"Half of the country is making less than $49,000 a year. Should you be taxed the same as a millionaire?" Bey said.

Upper West Side resident Joanna Cole, who said she was wealthy, carried a sign that read "Tax Me."

"I think I should pay more taxes," she told ABC News on Tuesday. "We are at a point in this country where we are seeing the greatest inequality in wealth in 125 years."

Meredith Balk, a retired Delta Air Lines worker, said that the working class used to have a secure lifestyle.

"Unfortunately, we bought into the perception and goals of the rich," she said. "This march is an excellent idea that will gain a lot of attention. We're going straight to the people who make these decisions."

Copyright 2011 ABC News Radio


Occupy Wall Street's Underbelly: Hacking, Threats of Violence, Filth

Emmanuel Dunand/AFP/Getty Images(NEW YORK) -- What's not to like about Occupy Wall Street? Plenty, say the movement's critics. They accuse Occupiers of everything from poor hygiene to making threats of physical violence against corporate executives. They warn that the movement may be trying to foment a bank run and cyber-hack the New York Stock Exchange or some other bulwark of the establishment.

An article in the New York Post takes Occupiers to task for drug use, strewing litter and copulating in the out of doors. "Zucatti Park," says the paper, smells "like an open sewer -- with people urinating and defecating in public." Indeed, one protestor was recently snapped by a photographer as the protester deficated on a police car.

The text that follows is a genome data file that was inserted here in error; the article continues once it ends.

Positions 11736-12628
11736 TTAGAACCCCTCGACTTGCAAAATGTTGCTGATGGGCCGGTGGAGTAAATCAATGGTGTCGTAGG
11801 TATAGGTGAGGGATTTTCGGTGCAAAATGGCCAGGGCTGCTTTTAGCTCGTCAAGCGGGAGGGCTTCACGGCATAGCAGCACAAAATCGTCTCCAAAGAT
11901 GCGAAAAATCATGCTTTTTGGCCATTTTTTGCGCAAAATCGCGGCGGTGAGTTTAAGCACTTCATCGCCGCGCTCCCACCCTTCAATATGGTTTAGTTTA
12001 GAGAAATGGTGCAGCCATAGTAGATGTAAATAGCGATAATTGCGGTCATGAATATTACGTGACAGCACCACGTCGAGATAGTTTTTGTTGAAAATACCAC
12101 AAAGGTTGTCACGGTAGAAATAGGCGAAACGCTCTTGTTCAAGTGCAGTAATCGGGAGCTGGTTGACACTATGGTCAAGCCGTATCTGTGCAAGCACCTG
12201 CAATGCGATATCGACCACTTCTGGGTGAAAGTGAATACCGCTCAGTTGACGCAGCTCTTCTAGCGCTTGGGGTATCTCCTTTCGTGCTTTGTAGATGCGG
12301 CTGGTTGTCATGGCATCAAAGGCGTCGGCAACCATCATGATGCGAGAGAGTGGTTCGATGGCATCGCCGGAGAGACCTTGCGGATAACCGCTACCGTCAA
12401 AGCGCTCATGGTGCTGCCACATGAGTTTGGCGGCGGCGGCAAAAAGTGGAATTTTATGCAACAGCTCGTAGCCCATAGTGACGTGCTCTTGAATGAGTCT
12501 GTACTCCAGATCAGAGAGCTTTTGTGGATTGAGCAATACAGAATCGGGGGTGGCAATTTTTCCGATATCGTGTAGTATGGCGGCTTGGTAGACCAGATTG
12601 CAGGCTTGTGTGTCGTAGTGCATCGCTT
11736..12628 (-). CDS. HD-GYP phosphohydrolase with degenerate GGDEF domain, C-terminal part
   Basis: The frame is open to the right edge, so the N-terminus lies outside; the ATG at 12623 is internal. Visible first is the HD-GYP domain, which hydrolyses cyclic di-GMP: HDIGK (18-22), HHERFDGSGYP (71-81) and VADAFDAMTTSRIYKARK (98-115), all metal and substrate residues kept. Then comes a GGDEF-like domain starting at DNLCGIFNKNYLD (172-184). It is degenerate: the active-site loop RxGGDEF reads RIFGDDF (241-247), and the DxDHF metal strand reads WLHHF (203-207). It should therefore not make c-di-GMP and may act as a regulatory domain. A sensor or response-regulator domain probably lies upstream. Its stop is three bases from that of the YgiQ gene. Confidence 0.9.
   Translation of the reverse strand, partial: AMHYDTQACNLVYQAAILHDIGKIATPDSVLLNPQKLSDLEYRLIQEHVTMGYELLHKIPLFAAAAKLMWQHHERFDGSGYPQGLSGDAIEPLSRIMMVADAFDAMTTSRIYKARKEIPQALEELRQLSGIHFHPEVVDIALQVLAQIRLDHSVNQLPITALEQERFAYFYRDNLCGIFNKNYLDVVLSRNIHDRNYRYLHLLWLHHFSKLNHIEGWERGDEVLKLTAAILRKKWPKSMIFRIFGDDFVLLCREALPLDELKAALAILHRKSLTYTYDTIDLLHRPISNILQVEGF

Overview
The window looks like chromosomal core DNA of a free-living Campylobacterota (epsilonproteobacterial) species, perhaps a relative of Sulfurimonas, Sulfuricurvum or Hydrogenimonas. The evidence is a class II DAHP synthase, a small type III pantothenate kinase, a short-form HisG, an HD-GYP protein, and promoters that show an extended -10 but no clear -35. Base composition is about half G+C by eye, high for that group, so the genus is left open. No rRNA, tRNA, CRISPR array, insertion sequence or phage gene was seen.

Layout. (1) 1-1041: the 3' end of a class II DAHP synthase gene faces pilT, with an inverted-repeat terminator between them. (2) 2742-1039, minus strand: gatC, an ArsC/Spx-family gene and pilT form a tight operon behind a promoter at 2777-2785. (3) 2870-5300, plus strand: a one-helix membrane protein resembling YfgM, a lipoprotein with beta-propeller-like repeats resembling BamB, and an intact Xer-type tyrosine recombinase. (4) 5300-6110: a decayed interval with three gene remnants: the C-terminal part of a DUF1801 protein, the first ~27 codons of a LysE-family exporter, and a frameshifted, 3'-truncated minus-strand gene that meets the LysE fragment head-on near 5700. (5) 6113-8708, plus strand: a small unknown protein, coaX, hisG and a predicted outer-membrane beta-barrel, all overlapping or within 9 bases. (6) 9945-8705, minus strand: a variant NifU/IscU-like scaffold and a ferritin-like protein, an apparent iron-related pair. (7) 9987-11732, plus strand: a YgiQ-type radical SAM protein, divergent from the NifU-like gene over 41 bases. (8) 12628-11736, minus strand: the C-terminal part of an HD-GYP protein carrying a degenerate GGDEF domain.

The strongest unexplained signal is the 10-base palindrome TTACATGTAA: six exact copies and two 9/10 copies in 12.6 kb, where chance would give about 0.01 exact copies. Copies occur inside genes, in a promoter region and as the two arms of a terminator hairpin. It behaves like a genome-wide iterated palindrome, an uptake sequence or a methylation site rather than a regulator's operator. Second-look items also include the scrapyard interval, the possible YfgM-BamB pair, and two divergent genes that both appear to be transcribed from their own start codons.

ABC News reports that a faction of the computer hacker group Anonymous has threatened, in a gesture of sympathy with Occupy, to launch a cyber attack against the NYSE. In a YouTube video posted last weekend, a computer-generated voice warns, "Many people refuse to accept that Operation Invade Wall Street is a reality."

It goes on to say that while one faction of Anonymous is opposed to such an attack, another favors it. "Those who are going to be part of the attack," says the voice, "have a message to the NYSE: We don't like you. We do not forgive. We do not forget. NYSE, expect those of us who plan to destroy you." Anonymous has previously claimed credit for hacks against Sony and Bank of America.

On Monday afternoon -- the time of the threatened hack -- the NYSE website twice slowed so significantly that it became all but unusable by visitors, according to monitoring group Keynote Systems in San Mateo, Calif.

Vincent Schiavone, founder and chairman of ListenLogic, a company that gives corporate clients advance warning of cyber attacks and of other threats circulating on the Internet, calls Occupy-related threats "alarming." His company monitors a wide variety of online sources -- including Facebook and Twitter postings and even posted church sermons -- to see what topics, issues and grievances are increasing in volume, meaning in intensity and in number on the Internet.

An online "Occupy Threat Center" created by ListenLogic says the company's analysis of "over one million social media posts" indicates significant increases in all of the following: